the Statue of Zeus at Olympia
In ancient times the Greeks held one of
their most important festivals, The Olympic Games, in honour of the King
of their gods, Zeus. Like our modern Olympics, athletes travelled from
distant lands, including Asia Minor, Syria, Egypt and Sicily, to compete
in the games. The Olympics were first started in 776 B.C. and held at a
shrine to Zeus located on the western coast of Greece in a region called
Peloponnesus. The games, held every four years, helped to unify the Greek
city-states. Sacred truce was declared during the games and wars were
stopped. Safe passage was given to all travelling to the site, called
Olympia, for the season of the games.
The site consisted of a stadium (for the
games) and a sacred grove, or Altis, where temples were located.
The shrine to Zeus was simple in the early years, but as time went by and
the games increased in importance, it became obvious that a new, larger
temple, one worthy of the King of the gods, was needed. Between 470 and
460 B.C., construction on a new temple was started. The designer was Libon
of Elis and his masterpiece, The Temple of Zeus, was completed in 456
This temple followed a design used on
many large Grecian temples. It was similar to the Parthenon in Athens and
the Temple of Artemis in Ephesus. The temple was built on a raised,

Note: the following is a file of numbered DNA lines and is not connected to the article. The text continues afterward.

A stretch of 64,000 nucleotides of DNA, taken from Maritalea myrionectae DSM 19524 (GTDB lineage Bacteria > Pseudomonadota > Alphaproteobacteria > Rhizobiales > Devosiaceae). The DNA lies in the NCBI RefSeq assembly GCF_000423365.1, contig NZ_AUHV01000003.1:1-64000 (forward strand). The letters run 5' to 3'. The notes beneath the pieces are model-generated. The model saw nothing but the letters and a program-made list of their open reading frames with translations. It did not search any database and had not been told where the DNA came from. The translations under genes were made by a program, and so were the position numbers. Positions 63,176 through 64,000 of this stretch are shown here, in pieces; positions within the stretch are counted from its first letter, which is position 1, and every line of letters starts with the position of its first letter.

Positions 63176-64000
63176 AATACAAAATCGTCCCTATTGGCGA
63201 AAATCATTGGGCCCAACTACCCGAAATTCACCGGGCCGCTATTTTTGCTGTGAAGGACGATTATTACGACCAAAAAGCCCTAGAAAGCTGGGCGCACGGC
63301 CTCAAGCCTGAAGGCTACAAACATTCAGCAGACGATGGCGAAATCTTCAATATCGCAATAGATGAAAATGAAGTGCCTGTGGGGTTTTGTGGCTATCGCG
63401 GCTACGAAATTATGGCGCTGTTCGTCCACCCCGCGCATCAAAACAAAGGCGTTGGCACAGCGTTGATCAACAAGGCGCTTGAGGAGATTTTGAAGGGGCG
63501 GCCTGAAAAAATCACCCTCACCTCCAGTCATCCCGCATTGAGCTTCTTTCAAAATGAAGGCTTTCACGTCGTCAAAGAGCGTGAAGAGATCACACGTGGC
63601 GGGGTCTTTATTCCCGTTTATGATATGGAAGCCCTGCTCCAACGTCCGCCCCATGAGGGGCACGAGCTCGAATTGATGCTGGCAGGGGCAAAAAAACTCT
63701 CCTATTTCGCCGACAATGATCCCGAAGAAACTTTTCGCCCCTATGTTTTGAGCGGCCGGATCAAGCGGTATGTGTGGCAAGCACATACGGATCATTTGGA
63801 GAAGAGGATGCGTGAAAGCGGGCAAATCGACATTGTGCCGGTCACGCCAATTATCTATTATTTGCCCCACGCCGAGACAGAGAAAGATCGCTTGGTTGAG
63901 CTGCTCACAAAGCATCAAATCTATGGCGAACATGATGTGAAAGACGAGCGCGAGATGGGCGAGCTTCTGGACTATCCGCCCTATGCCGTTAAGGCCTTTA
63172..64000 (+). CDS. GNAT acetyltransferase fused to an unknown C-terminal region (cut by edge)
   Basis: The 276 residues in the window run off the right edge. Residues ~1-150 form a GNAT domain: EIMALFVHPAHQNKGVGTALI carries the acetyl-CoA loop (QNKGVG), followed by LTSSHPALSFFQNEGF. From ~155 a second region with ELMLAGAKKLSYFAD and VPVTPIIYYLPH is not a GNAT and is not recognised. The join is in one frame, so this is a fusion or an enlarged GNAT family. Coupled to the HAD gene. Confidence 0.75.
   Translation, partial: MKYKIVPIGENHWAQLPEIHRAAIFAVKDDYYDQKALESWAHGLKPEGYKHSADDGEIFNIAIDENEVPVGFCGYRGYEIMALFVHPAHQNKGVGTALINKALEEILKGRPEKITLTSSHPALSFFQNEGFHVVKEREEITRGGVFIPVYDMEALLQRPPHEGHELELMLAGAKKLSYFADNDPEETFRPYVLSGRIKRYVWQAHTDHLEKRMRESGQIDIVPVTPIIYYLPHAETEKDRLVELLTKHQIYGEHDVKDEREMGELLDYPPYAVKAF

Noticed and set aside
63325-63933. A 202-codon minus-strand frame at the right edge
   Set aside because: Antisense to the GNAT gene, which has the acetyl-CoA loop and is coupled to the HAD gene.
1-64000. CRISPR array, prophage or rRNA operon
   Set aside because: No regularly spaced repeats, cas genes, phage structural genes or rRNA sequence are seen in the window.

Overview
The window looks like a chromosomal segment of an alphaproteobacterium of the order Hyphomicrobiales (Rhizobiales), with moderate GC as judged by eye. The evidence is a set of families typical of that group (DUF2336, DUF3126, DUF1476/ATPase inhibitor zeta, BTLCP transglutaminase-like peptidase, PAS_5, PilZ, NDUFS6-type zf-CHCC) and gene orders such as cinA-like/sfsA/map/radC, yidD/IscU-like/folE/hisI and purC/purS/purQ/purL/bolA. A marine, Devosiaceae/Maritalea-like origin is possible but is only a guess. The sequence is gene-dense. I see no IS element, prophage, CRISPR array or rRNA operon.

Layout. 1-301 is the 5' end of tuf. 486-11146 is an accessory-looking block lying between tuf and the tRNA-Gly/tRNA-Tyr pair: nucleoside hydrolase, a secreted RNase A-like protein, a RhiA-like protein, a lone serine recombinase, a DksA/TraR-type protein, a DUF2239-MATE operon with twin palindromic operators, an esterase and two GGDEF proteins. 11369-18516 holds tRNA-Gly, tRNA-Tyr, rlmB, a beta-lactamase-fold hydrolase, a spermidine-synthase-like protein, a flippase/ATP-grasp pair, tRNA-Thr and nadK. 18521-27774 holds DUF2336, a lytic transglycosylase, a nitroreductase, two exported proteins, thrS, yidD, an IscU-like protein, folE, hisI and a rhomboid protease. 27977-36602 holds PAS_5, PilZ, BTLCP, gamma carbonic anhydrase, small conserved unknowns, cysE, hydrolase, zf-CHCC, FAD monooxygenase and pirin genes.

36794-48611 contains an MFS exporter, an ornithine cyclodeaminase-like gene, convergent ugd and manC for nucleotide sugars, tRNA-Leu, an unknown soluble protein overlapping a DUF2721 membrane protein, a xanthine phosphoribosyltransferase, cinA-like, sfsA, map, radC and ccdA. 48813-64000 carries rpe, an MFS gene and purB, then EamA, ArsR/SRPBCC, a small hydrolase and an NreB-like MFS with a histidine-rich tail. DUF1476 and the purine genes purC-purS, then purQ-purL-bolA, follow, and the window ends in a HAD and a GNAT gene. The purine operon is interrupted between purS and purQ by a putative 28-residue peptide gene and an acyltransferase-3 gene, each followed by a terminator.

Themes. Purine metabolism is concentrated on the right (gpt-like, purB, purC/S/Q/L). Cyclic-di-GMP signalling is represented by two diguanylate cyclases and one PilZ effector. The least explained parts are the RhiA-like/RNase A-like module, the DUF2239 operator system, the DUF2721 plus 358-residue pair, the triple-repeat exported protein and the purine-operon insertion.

rectangular platform. Thirteen large columns supported the roof along the
sides and six supported it on each end. A gently-peaked roof topped the
building. The triangles, or "pediments," created by the sloped roof at the
ends of the building were filled with sculpture. Under the pediments, just
above the columns, was more sculpture depicting the twelve labours of
Heracles, six on each end.
Though the temple was considered one of
the best examples of the Doric design because of its style and the quality
of the workmanship, it was decided the temple alone was too simple to be
worthy of the King of the gods. To remedy this, a statue was commissioned
for the interior- a magnificent statue of Zeus that would become one of
the Seven Wonders of the Ancient World.
The sculptor chosen for this great task
was a man named Phidias. He had already rendered a forty-foot high statue
of the goddess Athena for the Parthenon in Athens and had also done much
of the sculpture on the exterior of that temple. After his work in Athens
was done, Phidias travelled to Olympia to start on what was considered his
best work, the statue of Zeus. On arriving he set up a workshop to the
west of the temple.
The Lincoln Memorial Exterior
According to accounts, the statue was
located at the western end of the temple. It was 22 feet wide and some 40
feet tall. The figure of Zeus was seated on an elaborate throne. His head
nearly grazed the roof. The historian Strabo wrote, "...although the
temple itself is very large, the sculptor is criticized for not having
appreciated the correct proportions. He has depicted Zeus seated, but with
the head almost touching the ceiling, so that we have the impression that
if Zeus moved to stand up he would unroof the temple..."
Others who viewed that temple disagreed
with Strabo and found the proportions very effective in conveying the
god's size and power. By filling nearly all the available space, the
statue was made to seem even larger than it really was.
In its right hand the statue held the
figure of Nike (the goddess of victory) and in its left was a sceptre